Your Wise Brain

Practical insights into happiness, love, and wisdom from psychology, neuroscience, and Buddhism

See Your Part

Claiming your part helps you step out of tangles with others and yourself.

What's your own role?
The Practice:
See your part.

Why?

In situations or relationships with any kind of difficulty - tension, feeling hurt, conflicts, mismatches of wants . . . the usual crud - it's natural to focus on what others have done that's problematic.

This could be useful for a while: it can energize you, bring insight into what the real priorities are for you, and help you see more clearly what you'd like others to change.

But there is also a cost: fixating on the harms (actual or imagined) done by others revves up your case about them (see JOT #59) - with all the stresses and other problems that brings - plus it makes it harder to see the good qualities in those you have issues with, the influence of additional factors, and your own part in the matter.

For example, let's say you work with someone who is unfairly critical of you. Sure, there are the ways this person is out of line, self-righteous, whatever. Additionally, there are the ways that this person is also doing good things, plus the ways that other factors - such as a distracted boss who hasn't stepped in or coworkers who like to gossip - are helping or hurting. And there is your own role as well: what you're doing - in thought, word, and deed - that's beneficial or harmful.

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At the end of the day, you usually have little influence over people that trouble you or over third parties - let alone over macro factors like the economy, corporate culture, etc. Yes, do what you can about what's "out there," but "in here" there are many more opportunities for managing your reactions and for becoming more skillful in life.

Further, I've never been able to come to peace about anything that's bothered me (on a range from mild consternation to grinding hurt and anger) until I take responsibility for my part in it - which seems true for people in general. This doesn't mean excesses of guilt and mea culpa, or letting others off the moral hook. It just means owning your part in fostering the situation and in generating your reactions to it. Paradoxically, when you step into claiming your part, then you can step out of tangles with others and inside your own mind. The truth does set us free.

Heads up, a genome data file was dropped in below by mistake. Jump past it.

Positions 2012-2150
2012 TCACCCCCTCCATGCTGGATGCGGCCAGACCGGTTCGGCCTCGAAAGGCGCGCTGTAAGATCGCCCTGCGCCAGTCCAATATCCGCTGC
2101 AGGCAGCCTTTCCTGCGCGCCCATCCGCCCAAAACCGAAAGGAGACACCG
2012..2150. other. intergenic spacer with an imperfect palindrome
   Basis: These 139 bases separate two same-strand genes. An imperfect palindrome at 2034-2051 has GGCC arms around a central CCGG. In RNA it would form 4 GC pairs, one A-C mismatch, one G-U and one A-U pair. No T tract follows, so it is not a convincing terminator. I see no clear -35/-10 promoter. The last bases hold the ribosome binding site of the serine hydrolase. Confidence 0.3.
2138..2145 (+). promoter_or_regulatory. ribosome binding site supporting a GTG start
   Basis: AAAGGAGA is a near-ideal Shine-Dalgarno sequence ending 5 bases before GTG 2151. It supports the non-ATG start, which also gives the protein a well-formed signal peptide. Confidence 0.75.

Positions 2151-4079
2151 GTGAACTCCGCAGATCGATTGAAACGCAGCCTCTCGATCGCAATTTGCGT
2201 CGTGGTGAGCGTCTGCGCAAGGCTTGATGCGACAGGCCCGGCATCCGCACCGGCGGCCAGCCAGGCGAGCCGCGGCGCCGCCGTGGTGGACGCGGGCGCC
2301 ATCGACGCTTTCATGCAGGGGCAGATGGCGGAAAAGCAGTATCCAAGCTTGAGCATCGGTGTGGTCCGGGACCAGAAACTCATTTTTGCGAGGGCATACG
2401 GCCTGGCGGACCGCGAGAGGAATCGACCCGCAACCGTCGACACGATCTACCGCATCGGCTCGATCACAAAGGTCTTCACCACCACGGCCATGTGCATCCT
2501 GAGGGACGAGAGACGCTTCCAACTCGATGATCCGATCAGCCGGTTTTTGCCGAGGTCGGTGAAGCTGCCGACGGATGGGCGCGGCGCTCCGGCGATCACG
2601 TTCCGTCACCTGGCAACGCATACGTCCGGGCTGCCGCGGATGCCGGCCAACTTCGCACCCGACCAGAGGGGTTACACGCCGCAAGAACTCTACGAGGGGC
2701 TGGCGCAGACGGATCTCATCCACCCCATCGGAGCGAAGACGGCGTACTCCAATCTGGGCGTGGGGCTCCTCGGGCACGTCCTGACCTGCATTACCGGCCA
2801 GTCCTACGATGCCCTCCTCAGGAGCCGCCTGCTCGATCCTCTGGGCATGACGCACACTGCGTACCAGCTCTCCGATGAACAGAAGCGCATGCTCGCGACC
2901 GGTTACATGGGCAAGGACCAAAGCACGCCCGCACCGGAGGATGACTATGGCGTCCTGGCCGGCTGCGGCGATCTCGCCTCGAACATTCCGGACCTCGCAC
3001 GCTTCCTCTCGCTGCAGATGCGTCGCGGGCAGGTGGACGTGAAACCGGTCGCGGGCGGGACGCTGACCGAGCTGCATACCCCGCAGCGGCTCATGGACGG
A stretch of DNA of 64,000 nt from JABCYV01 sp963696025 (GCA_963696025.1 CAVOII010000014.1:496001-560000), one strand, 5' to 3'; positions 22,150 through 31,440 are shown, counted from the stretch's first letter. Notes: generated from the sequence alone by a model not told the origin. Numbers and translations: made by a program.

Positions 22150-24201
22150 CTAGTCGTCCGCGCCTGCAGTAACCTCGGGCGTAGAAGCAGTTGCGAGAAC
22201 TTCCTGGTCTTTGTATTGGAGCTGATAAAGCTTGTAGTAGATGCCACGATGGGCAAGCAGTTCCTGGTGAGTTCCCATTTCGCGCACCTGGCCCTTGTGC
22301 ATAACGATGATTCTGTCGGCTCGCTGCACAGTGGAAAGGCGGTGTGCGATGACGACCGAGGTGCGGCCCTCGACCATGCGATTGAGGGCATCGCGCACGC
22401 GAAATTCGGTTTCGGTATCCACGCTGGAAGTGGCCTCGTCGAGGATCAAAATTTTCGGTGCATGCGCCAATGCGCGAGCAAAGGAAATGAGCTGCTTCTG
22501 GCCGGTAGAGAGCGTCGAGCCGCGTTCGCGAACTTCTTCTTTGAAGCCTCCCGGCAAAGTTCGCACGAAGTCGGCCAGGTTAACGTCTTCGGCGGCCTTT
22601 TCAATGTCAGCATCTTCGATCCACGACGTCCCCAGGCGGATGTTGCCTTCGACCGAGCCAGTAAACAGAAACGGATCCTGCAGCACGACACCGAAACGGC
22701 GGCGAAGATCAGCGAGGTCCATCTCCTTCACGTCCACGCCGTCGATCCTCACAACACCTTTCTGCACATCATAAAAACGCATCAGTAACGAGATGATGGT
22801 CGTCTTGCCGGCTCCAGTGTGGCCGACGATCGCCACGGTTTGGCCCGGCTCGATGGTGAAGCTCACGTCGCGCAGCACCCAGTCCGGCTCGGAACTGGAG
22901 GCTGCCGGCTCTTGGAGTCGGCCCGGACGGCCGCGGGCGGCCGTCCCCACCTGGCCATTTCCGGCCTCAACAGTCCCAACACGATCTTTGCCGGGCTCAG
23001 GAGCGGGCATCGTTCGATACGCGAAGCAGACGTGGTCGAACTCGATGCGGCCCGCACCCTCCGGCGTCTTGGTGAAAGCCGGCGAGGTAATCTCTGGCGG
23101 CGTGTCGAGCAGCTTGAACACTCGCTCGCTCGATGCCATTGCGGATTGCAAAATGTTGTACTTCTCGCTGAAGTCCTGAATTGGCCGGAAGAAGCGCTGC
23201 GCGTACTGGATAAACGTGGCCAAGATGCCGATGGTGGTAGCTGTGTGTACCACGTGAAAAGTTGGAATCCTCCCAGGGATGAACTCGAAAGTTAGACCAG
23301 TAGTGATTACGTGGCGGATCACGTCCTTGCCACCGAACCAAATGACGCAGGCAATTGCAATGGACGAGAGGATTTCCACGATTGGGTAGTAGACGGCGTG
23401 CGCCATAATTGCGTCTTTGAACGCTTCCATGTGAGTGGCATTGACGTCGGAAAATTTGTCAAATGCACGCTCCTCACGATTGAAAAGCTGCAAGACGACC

But to take advantage of those opportunities, you have to see your own part.

How?

Since it can be challenging to look squarely at your own part in a situation, start by resourcing yourself: bring to mind the feeling of being cared about; get a sense of some of your own good qualities; and remind yourself of the benefits to you and others that will come from seeing your part.

Next, pick a situation or relationship. For simplicity, I'll focus here on three "players": a person you have issue(s) with, other people or factors, and yourself. Consider five things: * The ways that the issue person has caused harms and benefits * The ways that other people, social factors, and history have caused relevant harms and benefits (take a wide view) * The ways that you have caused benefits

(Details: Issues include feeling mistreated, wanting something but not getting it, creating difficulties for people you care about, etc. Harms include misunderstandings, hurt feelings, losses, obstructions to progress, etc. Benefits include clarity, a culture of responsibility, emotional support, promoting the welfare of others, etc. Causes come in the form of thoughts, words, and deeds; beware too much mind-reading, but it's natural and useful to reflect on the mental processes of yourself and others. Recognize the distinction between intent and impact: a person's intentions could be positive or neutral, yet have negative consequences.)